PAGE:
As peace talks sputter, Bosnians brace for winter Humanitarian crisis looming

October 01, 1993|By Mark Matthews | Mark Matthews,Staff Writer

UNITED NATIONS — An Oct. 1 story on Bosnia misspelled the name of Alexande Borg-Olivier, a principal officer in the United Nations Department of Humanitarian Affairs.

+ The Sun regrets the errors.

UNITED NATIONS -- The latest collapse of the Bosnian peace plan leaves a population of millions confronting a harsh winter with meager shelter and diminishing stocks of donated food and medicine.

The humanitarian plight will preoccupy major nations' aid agencies in the coming month as they try to prevent large-scale suffering among an estimated 4.2 million displaced, hungry or otherwise vulnerable people in the former Yugoslavia through the winter and spring.

FOR THE RECORD - CORRECTION

As the dust settles on Tuesday's rejection of a peace plan by Bosnia's Parliament in Sarajevo, there are these other prospects, according to United Nations officials and Western diplomats:

* International mediators Thorvald Stoltenberg and Lord Owen are likely, perhaps after a pause, to resume trying to find a solution acceptable to all the combatants, Muslims, Serbs and Croats, although Serbs and Croats may now be less flexible. The negotiators have not expressed much optimism about reopening the discussions.

* NATO will maintain its threat of air strikes if Serbs renew their strangulation of Sarajevo and other major population centers.

* Fighting between Croats and Muslims, which has never stopped, could intensify in central Bosnia, with Croats seeking to recoup recent losses to Muslim forces.

* Renewed Serbian aggression is considered unlikely except for skirmishes where their supply corridors are narrow, since Serbs have accomplished most of their territorial goals and, when it comes to attacking Sarajevo, are restrained by fear of allied air strikes.

However, U.N. officials fear that a Serb-Croat alliance could develop in central Bosnia.

Peacekeeping on hold

Rejection of the peace plan broke the momentum propelling the United States, Britain and France to work out final preparations for deploying 50,000 NATO peacekeepers to police settlement.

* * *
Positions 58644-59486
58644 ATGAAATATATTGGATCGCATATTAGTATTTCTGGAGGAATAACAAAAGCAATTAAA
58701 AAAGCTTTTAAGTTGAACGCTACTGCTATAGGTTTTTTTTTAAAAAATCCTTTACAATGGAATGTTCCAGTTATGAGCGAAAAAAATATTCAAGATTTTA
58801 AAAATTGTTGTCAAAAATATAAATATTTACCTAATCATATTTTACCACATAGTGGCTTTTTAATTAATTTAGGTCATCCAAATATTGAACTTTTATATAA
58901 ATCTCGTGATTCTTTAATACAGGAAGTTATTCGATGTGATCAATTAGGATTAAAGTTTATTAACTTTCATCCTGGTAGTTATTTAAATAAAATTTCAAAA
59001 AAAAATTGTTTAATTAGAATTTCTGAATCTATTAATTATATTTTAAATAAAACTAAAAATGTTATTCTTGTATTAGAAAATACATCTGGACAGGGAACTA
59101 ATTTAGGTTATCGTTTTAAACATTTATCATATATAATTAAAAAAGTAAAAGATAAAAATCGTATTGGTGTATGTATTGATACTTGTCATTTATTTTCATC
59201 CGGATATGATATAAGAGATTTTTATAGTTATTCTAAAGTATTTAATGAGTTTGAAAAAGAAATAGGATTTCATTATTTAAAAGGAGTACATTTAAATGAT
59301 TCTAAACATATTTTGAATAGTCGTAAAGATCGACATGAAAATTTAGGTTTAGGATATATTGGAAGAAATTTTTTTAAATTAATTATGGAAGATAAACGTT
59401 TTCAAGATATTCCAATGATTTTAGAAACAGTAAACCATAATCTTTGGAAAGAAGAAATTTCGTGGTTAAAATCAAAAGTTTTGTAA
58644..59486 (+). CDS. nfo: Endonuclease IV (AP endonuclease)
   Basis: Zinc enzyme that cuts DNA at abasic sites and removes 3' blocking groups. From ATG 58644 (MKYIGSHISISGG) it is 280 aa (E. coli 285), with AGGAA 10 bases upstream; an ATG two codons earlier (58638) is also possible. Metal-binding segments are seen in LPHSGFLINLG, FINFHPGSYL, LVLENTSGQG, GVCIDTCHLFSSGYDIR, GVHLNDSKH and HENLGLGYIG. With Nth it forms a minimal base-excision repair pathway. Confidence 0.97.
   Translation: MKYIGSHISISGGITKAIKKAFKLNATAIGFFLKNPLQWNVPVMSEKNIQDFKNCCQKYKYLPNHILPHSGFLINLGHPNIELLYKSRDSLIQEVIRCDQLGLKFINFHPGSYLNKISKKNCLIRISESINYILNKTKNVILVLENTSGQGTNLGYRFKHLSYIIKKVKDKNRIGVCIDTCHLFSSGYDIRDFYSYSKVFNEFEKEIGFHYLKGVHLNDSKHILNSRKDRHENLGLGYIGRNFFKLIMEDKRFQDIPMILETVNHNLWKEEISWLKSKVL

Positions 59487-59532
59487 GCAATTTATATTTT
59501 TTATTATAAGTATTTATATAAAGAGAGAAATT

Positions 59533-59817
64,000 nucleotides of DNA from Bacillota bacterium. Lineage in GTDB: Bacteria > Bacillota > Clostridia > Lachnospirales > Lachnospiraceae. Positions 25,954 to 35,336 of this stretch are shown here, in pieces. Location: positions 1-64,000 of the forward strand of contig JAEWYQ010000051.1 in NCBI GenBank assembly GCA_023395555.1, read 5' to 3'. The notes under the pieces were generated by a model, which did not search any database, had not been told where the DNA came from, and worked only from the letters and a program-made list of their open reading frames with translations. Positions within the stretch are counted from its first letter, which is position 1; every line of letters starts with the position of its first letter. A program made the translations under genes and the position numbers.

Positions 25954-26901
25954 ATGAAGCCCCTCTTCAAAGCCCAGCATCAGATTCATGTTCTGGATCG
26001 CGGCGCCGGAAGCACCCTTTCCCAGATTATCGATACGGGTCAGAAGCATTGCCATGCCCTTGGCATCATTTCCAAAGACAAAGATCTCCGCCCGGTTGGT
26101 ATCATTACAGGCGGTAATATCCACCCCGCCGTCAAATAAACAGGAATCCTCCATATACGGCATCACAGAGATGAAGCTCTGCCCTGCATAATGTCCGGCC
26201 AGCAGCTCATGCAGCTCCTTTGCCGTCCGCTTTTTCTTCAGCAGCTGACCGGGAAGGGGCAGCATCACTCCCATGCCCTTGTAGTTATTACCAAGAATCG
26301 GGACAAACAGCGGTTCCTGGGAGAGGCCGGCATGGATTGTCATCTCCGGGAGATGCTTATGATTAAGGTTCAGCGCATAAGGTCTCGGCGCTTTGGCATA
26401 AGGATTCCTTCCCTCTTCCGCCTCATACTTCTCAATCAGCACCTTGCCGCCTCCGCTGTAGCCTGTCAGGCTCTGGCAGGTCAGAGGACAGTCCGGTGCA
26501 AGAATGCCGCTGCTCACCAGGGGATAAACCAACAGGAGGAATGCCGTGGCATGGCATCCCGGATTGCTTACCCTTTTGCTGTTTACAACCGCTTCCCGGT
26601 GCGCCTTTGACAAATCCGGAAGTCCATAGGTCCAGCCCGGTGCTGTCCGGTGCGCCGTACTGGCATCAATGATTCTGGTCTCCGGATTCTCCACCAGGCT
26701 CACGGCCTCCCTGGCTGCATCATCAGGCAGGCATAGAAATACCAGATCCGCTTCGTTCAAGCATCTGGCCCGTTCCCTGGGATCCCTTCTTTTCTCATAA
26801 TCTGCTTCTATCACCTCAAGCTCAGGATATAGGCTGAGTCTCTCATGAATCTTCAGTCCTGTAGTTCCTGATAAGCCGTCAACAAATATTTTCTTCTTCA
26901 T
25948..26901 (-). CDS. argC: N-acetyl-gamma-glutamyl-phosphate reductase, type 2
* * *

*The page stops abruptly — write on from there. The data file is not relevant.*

The three had largely agreed on a command structure that would give the United Nations overall authority but put NATO in control of military operations, working closely with U.N. civilian authorities.

But who would pay the estimated $4 billion-a-year cost was still uncertain. And the U.S. Congress showed increasing signs of balking over the whole operation, leading President Clinton to add new conditions for American participation.

Now, with the peace plan at least temporarily dead, there may be less urgency in the discussions, some diplomats say.

The Bosnian parliament refused to accept the Owen-Stoltenberg plan unless territory seized by force was returned. But other factors may have been at work.

Although U.S. officials deny blame, some diplomats suggested that U.S. actions contributed to the collapse in seemingly conflicting ways.

The threat of NATO air strikes may have emboldened the Muslims to stall, one said. "The Bosnians concluded the Serbs were not going to be advancing on them, so what's the hurry?" one diplomat said.

At the same time, widely publicized congressional unease over peacekeeping may have led the Bosnians to fear that the peace plan might never be implemented.

U.S. officials continue to hold out the possibility of getting the U.N. arms embargo lifted for the Muslims, who have been severely outgunned in the war, while their enemies have been amply supplied despite the embargo against all of them. Britain still insists that lifting the embargo must be a last resort.

Weak and war-weary

For the moment, however, the focus is on the humanitarian plight.

Unlike last winter, which was unusually mild, the coming one, beginning in about four weeks, is expected to be severe. Many Bosnians are less able to face this winter than last, suffering lower body weight and worse physical condition after a year of heavy fighting around them.

"It's a very dismal picture," said Alexander Dorg-Olivier, a principal officer in the U.N. Department of Humanitarian Affairs. "We've seen a year more of devastation, where shelter has been decimated. We're facing a much larger beneficiary population with fewer resources."

With luck, diminished fighting will allow aid to be delivered with not much more than the arduous challenge now presented, Mr. Dorg-Oliver said. But current deliveries still leave parts of eastern and central Bosnia "not getting anywhere near their essential daily subsistence," he said.

In Bosnia, 2.8 million people, or well over half the pre-war population, are dependent on outside aid for some form of basic survival.

With stockpiles running low, the United Nations plans to launch an appeal Oct. 8 for $720 million worth of supplies to last until next June.

"Our capacity to respond is battered, and it's going to be a major challenge," the U.N. humanitarian official said.

"We need peace desperately. The difficulties in reaching the population increase all the time."

After 18 months of war, fatigue has set in among those supplying help. "It's unrealistic to think we can sustain an effort of this magnitude indefinitely," he added.

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